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Cell Stem Cell. 2016 Jul 7;19(1):38-51. doi: 10.1016/j.stem.2016.05.023. Epub 2016 Jun 9.

Secreted Phospholipases A2 Are Intestinal Stem Cell Niche Factors with Distinct Roles in Homeostasis, Inflammation, and Cancer.

Author information

1
Department of Pathology, Erasmus MC Cancer Institute, Rotterdam 3000CA, The Netherlands.
2
Department of Urology, Erasmus MC Cancer Institute, Rotterdam 3000CA, The Netherlands.
3
Department of Pathology, Erasmus MC Cancer Institute, Rotterdam 3000CA, The Netherlands; Erasmus Optical Imaging Centre, Erasmus MC Cancer Institute, Rotterdam 3000CA, The Netherlands.
4
Institute of Molecular and Cellular Pharmacology, Centre National de la Recherche Scientifique and University of Nice Sophia Antipolis, Valbonne 06560, France.
5
Department of Biomedical Sciences, University of Minnesota Medical School Duluth, Duluth, MN 55812-3031, USA.
6
Department of Pharmacology and Nutritional Sciences, University of Kentucky, Lexington, KY 40506-9983, USA.
7
Department of Chemistry, University of Washington, Seattle, WA 98195-1700, USA.
8
Department of Pathology, Erasmus MC Cancer Institute, Rotterdam 3000CA, The Netherlands. Electronic address: r.fodde@erasmusmc.nl.

Abstract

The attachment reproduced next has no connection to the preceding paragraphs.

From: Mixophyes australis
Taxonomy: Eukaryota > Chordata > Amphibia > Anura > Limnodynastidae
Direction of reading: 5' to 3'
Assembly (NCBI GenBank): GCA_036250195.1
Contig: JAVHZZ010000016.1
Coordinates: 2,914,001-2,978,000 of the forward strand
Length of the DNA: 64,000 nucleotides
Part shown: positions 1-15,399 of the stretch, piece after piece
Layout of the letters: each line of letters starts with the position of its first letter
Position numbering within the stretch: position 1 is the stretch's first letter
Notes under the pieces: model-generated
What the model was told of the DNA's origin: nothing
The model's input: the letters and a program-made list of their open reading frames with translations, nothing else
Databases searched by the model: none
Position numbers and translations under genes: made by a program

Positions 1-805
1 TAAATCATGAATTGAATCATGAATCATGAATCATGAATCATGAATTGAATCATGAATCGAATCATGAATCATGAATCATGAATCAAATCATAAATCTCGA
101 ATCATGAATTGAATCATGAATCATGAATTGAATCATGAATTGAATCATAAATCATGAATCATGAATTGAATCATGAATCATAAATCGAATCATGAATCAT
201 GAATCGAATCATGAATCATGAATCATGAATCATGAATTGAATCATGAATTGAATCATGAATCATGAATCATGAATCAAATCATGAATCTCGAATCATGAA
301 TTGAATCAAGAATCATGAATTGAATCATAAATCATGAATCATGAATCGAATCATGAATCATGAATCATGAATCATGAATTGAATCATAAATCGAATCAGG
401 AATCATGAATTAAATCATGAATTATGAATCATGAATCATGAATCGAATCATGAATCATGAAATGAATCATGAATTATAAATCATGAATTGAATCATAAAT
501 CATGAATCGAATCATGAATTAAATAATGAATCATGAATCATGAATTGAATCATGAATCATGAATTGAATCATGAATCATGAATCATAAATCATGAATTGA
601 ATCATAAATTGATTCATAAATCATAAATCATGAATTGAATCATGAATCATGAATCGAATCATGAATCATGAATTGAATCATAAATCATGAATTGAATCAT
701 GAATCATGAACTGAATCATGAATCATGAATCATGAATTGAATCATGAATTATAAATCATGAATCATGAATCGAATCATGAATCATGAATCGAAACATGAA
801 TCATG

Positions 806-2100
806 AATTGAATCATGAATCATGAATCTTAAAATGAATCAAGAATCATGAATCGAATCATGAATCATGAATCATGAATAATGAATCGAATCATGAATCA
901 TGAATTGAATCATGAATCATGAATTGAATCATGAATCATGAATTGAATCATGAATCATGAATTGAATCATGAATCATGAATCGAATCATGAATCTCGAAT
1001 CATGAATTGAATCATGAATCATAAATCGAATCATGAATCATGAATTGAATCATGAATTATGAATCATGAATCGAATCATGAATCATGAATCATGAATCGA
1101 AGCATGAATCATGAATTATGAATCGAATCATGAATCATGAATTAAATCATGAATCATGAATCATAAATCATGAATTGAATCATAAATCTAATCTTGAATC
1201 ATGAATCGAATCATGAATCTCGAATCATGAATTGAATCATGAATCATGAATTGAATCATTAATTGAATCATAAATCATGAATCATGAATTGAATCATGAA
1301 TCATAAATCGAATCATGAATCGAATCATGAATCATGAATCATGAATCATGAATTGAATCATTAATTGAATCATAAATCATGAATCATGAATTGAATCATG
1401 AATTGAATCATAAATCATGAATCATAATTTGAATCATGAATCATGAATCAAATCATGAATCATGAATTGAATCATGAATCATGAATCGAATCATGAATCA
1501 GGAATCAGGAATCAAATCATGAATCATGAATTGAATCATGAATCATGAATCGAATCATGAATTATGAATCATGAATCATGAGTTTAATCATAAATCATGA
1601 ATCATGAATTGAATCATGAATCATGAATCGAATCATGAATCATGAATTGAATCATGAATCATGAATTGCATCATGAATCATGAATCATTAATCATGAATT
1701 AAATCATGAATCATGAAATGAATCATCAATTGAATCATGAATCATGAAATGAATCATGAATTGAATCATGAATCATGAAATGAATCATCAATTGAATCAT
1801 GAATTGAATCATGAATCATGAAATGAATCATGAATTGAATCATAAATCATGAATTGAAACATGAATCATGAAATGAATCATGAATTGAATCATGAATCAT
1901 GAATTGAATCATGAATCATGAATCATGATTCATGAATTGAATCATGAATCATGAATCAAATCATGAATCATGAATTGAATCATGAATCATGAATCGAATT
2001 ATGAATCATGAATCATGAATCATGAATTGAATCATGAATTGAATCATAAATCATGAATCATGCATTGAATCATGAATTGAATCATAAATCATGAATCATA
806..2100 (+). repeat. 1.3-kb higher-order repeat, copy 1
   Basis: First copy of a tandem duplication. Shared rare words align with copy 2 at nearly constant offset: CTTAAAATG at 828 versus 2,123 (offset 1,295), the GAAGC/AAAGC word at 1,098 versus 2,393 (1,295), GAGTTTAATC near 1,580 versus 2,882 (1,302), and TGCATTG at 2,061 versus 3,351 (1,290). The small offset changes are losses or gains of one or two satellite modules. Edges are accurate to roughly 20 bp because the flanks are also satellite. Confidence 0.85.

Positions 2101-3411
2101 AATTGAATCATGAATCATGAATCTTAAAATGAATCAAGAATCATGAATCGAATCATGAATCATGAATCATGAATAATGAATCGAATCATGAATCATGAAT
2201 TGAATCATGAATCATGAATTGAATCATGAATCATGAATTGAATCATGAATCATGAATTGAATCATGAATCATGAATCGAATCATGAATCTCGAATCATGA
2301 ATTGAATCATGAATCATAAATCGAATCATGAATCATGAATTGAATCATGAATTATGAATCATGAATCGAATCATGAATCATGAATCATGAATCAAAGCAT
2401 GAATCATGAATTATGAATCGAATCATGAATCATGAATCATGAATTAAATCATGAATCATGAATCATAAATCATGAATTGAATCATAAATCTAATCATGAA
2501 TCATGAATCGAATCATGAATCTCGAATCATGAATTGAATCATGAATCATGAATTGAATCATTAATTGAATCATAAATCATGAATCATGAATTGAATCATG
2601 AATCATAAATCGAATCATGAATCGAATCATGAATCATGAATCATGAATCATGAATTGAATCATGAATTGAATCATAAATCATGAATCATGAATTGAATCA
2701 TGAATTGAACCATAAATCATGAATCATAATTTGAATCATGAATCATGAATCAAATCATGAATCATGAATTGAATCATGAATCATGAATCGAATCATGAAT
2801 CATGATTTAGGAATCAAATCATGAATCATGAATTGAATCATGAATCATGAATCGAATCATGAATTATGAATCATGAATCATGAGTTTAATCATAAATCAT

The intestinal stem cell niche provides cues that actively maintain gut homeostasis. Dysregulation of these cues may compromise intestinal regeneration upon tissue insult and/or promote tumor growth. Here, we identify secreted phospholipases A2 (sPLA2s) as stem cell niche factors with context-dependent functions in the digestive tract. We show that group IIA sPLA2, a known genetic modifier of mouse intestinal tumorigenesis, is expressed by Paneth cells in the small intestine, while group X sPLA2 is expressed by Paneth/goblet-like cells in the colon. During homeostasis, group IIA/X sPLA2s inhibit Wnt signaling through intracellular activation of Yap1. However, upon inflammation they are secreted into the intestinal lumen, where they promote prostaglandin synthesis and Wnt signaling. Genetic ablation of both sPLA2s improves recovery from inflammation but increases colon cancer susceptibility due to release of their homeostatic Wnt-inhibitory role. This "trade-off" effect suggests sPLA2s have important functions as genetic modifiers of inflammation and colon cancer.

PMID:
27292189
DOI:
10.1016/j.stem.2016.05.023
[Indexed for MEDLINE]
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